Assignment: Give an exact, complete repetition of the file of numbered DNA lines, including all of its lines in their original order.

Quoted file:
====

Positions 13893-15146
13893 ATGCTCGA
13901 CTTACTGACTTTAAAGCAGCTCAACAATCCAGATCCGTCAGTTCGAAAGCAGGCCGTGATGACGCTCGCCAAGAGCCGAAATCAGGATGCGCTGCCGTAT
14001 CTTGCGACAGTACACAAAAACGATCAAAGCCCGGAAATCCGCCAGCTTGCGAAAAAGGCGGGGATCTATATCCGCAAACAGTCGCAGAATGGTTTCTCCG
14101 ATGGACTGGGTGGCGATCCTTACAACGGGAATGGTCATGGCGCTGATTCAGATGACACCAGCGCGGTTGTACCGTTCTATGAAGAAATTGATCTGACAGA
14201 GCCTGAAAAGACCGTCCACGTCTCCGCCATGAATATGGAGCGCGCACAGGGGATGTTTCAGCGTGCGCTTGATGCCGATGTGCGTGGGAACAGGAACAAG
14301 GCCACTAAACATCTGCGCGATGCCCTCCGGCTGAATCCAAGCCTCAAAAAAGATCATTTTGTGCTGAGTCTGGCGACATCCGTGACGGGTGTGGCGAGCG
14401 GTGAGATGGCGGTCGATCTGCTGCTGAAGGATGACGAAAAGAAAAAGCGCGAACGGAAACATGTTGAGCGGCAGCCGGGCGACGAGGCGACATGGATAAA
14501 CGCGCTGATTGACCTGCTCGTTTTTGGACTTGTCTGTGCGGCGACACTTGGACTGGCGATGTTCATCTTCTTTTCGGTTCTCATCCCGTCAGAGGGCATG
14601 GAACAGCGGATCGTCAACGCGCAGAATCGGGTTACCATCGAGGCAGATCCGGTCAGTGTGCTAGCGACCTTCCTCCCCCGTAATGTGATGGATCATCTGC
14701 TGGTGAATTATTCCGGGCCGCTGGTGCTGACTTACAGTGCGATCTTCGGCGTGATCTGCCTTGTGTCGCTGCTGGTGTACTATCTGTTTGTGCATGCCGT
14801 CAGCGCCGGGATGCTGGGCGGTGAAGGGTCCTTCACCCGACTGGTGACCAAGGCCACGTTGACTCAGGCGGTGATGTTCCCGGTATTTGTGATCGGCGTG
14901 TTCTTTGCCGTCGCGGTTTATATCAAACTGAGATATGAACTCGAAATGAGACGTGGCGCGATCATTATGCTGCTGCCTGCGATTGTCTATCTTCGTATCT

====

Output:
Positions 13893-15146
13893 ATGCTCGA
13901 CTTACTGACTTTAAAGCAGCTCAACAATCCAGATCCGTCAGTTCGAAAGCAGGCCGTGATGACGCTCGCCAAGAGCCGAAATCAGGATGCGCTGCCGTAT
14001 CTTGCGACAGTACACAAAAACGATCAAAGCCCGGAAATCCGCCAGCTTGCGAAAAAGGCGGGGATCTATATCCGCAAACAGTCGCAGAATGGTTTCTCCG
14101 ATGGACTGGGTGGCGATCCTTACAACGGGAATGGTCATGGCGCTGATTCAGATGACACCAGCGCGGTTGTACCGTTCTATGAAGAAATTGATCTGACAGA
14201 GCCTGAAAAGACCGTCCACGTCTCCGCCATGAATATGGAGCGCGCACAGGGGATGTTTCAGCGTGCGCTTGATGCCGATGTGCGTGGGAACAGGAACAAG
14301 GCCACTAAACATCTGCGCGATGCCCTCCGGCTGAATCCAAGCCTCAAAAAAGATCATTTTGTGCTGAGTCTGGCGACATCCGTGACGGGTGTGGCGAGCG
14401 GTGAGATGGCGGTCGATCTGCTGCTGAAGGATGACGAAAAGAAAAAGCGCGAACGGAAACATGTTGAGCGGCAGCCGGGCGACGAGGCGACATGGATAAA
14501 CGCGCTGATTGACCTGCTCGTTTTTGGACTTGTCTGTGCGGCGACACTTGGACTGGCGATGTTCATCTTCTTTTCGGTTCTCATCCCGTCAGAGGGCATG
14601 GAACAGCGGATCGTCAACGCGCAGAATCGGGTTACCATCGAGGCAGATCCGGTCAGTGTGCTAGCGACCTTCCTCCCCCGTAATGTGATGGATCATCTGC
14701 TGGTGAATTATTCCGGGCCGCTGGTGCTGACTTACAGTGCGATCTTCGGCGTGATCTGCCTTGTGTCGCTGCTGGTGTACTATCTGTTTGTGCATGCCGT
14801 CAGCGCCGGGATGCTGGGCGGTGAAGGGTCCTTCACCCGACTGGTGACCAAGGCCACGTTGACTCAGGCGGTGATGTTCCCGGTATTTGTGATCGGCGTG
14901 TTCTTTGCCGTCGCGGTTTATATCAAACTGAGATATGAACTCGAAATGAGACGTGGCGCGATCATTATGCTGCTGCCTGCGATTGTCTATCTTCGTATCT